>>>>>>>>>>>>>>>>>> Original Message <<<<<<<<<<<<<<<<<<
On 31.01.00, 19:06:45, kevin lyda <kevin at suberic.net> wrote regarding
[ILUG] dvd/cca and free software...:
> i just read this, and note that abc news and slashdot are also
> the story
> considering the points he makes, in particular regarding the neccesity
> of reverse engineering and free software, it seems rather important to
> the linux community. considering also that it relates to corporate
> rights vs. individual rights, the usa's ability to inflict it's laws
> other parts of the world, and general ideas regarding freedom, one
> wonders where the irish media's coverage on this story is. in
> particular considering that norway is a tad closer to ireland then it
> to those three media outlets...
> i know some news people read this group, any ideas from them?
Personally I am following this story with great interest. The Irish
Times did cover this, but only in a direct dump of the reuters
newsfeed directly into an empty slot in their publishing software.
That story is at
Some searching on EU legislation on Reverse Engineering gives us the
European Commission's legal recommendation which should be law here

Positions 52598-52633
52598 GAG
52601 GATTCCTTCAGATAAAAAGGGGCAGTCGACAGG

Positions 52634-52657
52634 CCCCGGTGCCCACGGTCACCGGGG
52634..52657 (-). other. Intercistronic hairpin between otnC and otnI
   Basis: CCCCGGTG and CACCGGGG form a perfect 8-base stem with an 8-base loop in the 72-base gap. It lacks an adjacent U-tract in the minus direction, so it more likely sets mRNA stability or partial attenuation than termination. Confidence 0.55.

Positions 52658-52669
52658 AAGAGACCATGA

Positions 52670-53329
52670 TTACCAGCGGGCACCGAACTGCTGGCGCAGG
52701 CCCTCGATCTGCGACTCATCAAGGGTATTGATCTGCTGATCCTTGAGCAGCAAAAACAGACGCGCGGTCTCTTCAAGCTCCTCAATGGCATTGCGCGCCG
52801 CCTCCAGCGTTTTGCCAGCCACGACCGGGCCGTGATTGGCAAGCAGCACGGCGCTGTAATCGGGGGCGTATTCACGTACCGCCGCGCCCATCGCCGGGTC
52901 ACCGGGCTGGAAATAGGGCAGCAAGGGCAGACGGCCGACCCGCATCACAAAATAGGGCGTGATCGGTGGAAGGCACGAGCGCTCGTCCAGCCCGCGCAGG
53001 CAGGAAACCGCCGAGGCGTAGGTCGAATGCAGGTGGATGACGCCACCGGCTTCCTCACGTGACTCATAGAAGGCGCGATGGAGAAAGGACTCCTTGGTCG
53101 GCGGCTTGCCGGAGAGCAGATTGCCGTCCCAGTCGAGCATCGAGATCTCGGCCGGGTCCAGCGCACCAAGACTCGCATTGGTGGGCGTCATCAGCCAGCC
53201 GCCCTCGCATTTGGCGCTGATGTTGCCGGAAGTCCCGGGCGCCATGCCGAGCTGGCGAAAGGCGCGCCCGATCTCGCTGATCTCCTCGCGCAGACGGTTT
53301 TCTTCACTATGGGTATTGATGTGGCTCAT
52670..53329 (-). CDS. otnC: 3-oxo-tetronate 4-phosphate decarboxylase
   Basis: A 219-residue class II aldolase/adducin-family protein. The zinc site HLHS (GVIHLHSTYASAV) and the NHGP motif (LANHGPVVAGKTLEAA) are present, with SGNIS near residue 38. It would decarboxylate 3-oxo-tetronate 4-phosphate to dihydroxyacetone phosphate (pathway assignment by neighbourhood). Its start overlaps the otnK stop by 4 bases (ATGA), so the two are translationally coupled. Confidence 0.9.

now. This can be found at
http://www.echo.lu/legal/en/ipr/software/software.html In particular
reverse engineering is considered ok for certain reasons. i.e. You
dont need the original manufacturers permission to hack the crap out
of it, reverse engineer it to within an inch of its life if it is for
the purpose of gathering "information necessary to achieve
interoperability [which] has not previously been readily available"
It is of great importance that this be allowed, not least because its
what I do for a job. Without this ability there cannot be any
practical interoperability between the microsoft file formats or any
other proprietary information exchange format or protocol and anything
else. If this case sets a precedent then there would appear no
particular reason that I and the other 9 or 10 of us here cannot be
hauled off to court for reverse engineering the encryption format for
office, the compression format for visual basic for applications, the
glossary/autotext format for word and so on.
I don't think that it is in the consumers best interests to have their
data locked into a particular manufacturers data format. And the EU
has always claimed to be big on their consumers rights and what is
best for them. So we will wait and see. I really suspect that the
Norwegian case will flop most horribly flat, the slashdot story linked
to a translation of their parlimentary debate on the issue, and the
minister in charge of whatever area it fell under, continually made
reference to seeing what the EU position would be on this topic. And I
have great faith that unless there is an unexpected wrinkle that you
can do whatever you like with your own DVD.
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